After last year, when the total number of U.S.-registered turbine business airplanes involved in serious accidents decreased significantly from 2001, the accident picture improved little in the first quarter of this year compared to the same period last year, according to safety analyst Robert E. Breiling Associates of Boca Raton, Fla.
The number of non-fatal accidents involving jets decreased, the number of fatal accidents remained the same, and the number of people killed dropped by two. There were no fatal accidents involving Part 91 corporate or Part 135 air-taxi operators.
The sole fatal business jet accident involved a Citation 501SP that crashed after an uncontrolled descent in IMC, killing the pilot and the two passengers aboard.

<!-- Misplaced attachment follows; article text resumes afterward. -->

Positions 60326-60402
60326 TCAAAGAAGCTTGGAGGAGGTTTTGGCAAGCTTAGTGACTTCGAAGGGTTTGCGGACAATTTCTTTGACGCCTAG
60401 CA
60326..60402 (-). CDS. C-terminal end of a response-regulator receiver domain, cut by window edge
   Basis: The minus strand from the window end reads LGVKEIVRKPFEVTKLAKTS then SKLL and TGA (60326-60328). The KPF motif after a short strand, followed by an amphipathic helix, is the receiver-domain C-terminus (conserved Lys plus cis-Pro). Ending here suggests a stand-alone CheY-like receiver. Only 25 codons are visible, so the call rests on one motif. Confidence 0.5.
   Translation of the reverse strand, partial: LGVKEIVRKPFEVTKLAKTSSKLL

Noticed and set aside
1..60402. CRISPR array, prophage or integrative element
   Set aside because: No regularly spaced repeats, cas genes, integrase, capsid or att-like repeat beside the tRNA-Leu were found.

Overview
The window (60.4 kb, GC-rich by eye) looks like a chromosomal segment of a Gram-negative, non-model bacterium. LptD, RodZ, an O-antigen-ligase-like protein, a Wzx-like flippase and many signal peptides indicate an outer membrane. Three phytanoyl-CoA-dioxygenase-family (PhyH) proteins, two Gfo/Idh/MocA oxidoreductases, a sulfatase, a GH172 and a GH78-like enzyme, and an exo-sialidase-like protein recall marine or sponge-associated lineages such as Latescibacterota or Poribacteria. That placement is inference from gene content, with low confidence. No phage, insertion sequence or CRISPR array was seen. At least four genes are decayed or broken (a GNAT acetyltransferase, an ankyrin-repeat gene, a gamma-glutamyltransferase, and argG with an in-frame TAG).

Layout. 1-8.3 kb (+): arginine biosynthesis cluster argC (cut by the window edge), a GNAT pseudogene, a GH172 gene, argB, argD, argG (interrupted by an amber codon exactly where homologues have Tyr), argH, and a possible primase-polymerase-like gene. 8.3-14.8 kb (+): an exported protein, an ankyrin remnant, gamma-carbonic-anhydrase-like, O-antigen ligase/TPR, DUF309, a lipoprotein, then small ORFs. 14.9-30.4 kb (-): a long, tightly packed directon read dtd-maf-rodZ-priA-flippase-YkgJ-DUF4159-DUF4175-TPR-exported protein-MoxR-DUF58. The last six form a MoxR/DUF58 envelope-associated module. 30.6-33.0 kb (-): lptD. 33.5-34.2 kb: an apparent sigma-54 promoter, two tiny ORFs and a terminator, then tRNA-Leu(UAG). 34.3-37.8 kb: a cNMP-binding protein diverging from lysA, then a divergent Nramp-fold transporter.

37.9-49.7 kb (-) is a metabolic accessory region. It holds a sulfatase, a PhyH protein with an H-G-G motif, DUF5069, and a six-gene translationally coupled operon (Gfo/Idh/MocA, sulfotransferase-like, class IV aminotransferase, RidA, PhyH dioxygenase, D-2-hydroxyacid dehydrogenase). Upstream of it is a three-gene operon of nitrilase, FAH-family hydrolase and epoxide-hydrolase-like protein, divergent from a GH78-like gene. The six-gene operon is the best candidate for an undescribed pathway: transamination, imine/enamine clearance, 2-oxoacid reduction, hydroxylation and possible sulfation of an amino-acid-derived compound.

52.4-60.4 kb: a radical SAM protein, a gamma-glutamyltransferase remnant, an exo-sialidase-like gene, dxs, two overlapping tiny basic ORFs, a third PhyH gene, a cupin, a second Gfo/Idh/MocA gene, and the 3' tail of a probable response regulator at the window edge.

Business turboprops had the same number of total accidents and fatalities in the first quarter as the same period one year ago. However, the breakdown is quite different. Two people were killed in one Part 91 corporate-flown turboprop in the first quarter versus no fatal accidents in the first quarter of last year. Although the majority of fatalities in turboprops involved owner-flown airplanes, they did better than the previous first quarter. But the fatal accident record for Part 135 turboprop operators worsened considerably.